[tbb-dev] A Proposal for Double-Checking self-signed certificates

Tom Ritter tom at ritter.vg
Thu Mar 7 05:23:55 UTC 2019

Attached is one of three user safety proposals I'm trying to write.

This one in particular deals with self-signed and similar certificate
errors, and basically double checks the cert over a new circuit. If
they match, the user can bypass the certificate error page. If they
don't, they can't bypass it.

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Filename: xxx-selfsigned-user-safety.txt
Title: Protecting Against Malicious Exit Nodes Performing TLS Interception
Author: Tom Ritter
Created: 06-Mar-2019
Status: Open

1. Motivation

  Sometimes, exit nodes are malicious and perform TLS Interception using self-
  signed or otherwise invalid TLS certificates. Tor Project and volunteers
  scan and report malicious exit relays where-upon they are given the BadExit

  In the period of time between the nodes being identified and being
  blocklisted, users are put at risk from these nodes.

2. Proposal

2.1. Classifying TLS Certificate Errors

  First we classify TLS Certificate Errors into two categories. We will use
  these classifications later.

  Class 1: Suspicious Certificate Errors

   - A self-signed Certificate
   - A certificate signed by a Trust Anchor but for a different hostname
   - A certificate that appears to be signed by a Trust Anchor, but is
     missing an intermediate allowing a full path to be built

  Class 2: Unsuspicious Certificate Errors

   - An expired certificate signed by a Trust Anchor
   - A certificate that requires an OCSP staple, but the staple is not

2.2. Browser Logic

  If the browser encounters an invalid TLS Certificate when connecting to a
  hostname, and the type of invalidness is a Suspicious Certificate Error,
  the browser will not _immediately_ allow the user to bypass the error and
  add an exception.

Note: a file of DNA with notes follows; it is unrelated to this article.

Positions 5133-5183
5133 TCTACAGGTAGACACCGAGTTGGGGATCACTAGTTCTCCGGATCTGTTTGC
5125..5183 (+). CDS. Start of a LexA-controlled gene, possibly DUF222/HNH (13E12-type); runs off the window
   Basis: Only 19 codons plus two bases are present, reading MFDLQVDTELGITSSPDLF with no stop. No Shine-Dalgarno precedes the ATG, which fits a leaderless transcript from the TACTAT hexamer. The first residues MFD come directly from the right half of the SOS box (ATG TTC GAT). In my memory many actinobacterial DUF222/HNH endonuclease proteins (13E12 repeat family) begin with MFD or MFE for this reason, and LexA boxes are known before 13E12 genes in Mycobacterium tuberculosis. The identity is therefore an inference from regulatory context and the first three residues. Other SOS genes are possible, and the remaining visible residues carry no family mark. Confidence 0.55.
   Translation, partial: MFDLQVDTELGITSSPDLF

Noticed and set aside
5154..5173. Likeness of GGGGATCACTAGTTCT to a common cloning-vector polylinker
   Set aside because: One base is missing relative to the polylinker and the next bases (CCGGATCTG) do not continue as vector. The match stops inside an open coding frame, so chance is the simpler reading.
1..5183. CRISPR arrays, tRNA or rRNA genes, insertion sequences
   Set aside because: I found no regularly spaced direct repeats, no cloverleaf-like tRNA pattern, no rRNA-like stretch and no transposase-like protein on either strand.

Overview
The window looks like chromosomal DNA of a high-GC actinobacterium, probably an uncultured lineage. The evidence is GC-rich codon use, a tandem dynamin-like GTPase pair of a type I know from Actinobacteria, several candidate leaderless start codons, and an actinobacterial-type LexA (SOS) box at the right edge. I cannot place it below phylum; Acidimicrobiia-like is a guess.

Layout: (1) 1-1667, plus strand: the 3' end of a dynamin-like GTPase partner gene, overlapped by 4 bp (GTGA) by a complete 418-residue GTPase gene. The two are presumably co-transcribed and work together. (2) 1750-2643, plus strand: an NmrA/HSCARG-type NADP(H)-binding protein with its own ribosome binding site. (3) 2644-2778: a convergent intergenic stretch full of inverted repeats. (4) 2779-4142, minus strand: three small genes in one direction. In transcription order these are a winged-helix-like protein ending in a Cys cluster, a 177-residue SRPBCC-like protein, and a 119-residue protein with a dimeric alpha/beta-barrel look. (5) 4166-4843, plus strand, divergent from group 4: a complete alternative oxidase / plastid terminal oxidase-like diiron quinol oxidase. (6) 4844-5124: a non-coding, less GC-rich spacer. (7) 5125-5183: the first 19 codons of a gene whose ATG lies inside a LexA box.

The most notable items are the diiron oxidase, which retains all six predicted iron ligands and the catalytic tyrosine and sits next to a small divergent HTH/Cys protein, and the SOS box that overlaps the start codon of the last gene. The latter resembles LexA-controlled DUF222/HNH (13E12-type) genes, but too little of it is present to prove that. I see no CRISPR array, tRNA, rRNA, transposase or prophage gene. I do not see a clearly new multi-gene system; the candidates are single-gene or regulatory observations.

Instead it will create a new circuit through a new exit node (making sure
  to check the Family of the nodes), begin a TLS handshake, and obtain the
  certificate offered.

  If the certificate is the same as the one offered through the initial
  circuit, the user is allowed to add an exception and continue. If the
  certificate is different, the user not allowed to bypass the error.

2.3. Optional Extension

  If a certificate mismatch occurs, the browser could prompt the user to
  send a report to Tor Project.

  The simple version of this feature could open an email message with
  details prepopulated and addressed to badrelays at .

  The more advanced version could submit the information to an onion
  service operated by Tor Project. On the backend, we could build an
  automatic verification process as well.

  The details would include the hostname visited, time, exit nodes, and
  certificates received over which exit nodes.

3. False Positives

  It is possible, although I suspect uncommon, that a server may have
  geographic or other load balancing that presents different self-signed
  certificates to different exit nodes.

  If we receive reports of such occurances, we could either relax protects
  for such domains we hardcode into the browser, or perform the new-circuit
  verification choosing an exit node in the same country.

4. User Interface/Experience

  While the certificate is being verified over another circuit, it would be
  best to provide feedback to the user.

  a. The button can appear disabled and say something like 
     'Pending (Verifying Certificate)'
  b. A small progress bar can appear under the button that tracks the progress
     of creating and extending the circuit, sending the request and getting
     the reply.
  c. A small 'Retry' underlined, clickable link could sit by the progress
     bar to retry the circuit in case it gets stalled.

  If the certificate comes back and is a mismatch, we could replace the entire
  error page with more information, including a cloudflare-style diagram[0] showing
  the malicious exit node, and prompting the user to submit the information.

  [0] https://external-preview.redd.it/S65-yhtC6IAqpzS6AMhMnrrFwvtyRA6WjuM_hQpJLg0.png?auto=webp&s=285e86af8e638df6ecc143a52af024f006389151

  If the certificate comes back with a match, we could add some text noting that
  some amount of verification has been performed. However it seems bad to
  automatically accept the certificate or relax the warning too much, since it
  is still possible a TLS attack is occuring (just not inside the Tor network.)
  Alternately, we could not change the warning page at all.

5. Concerns

  An exit node who observes an aborted TLS handshake will learn that a user
  encountered a self-signed certificate error for this server on another circuit.
  What would this tell them? It leaks a user's browsing activity. It also leaks
  the prescence of a malicious exit node on the network (assuming the exit node
  observes a valid TLS certificate.)

  Exit nodes who lie about their family have a chance to successfully attack the

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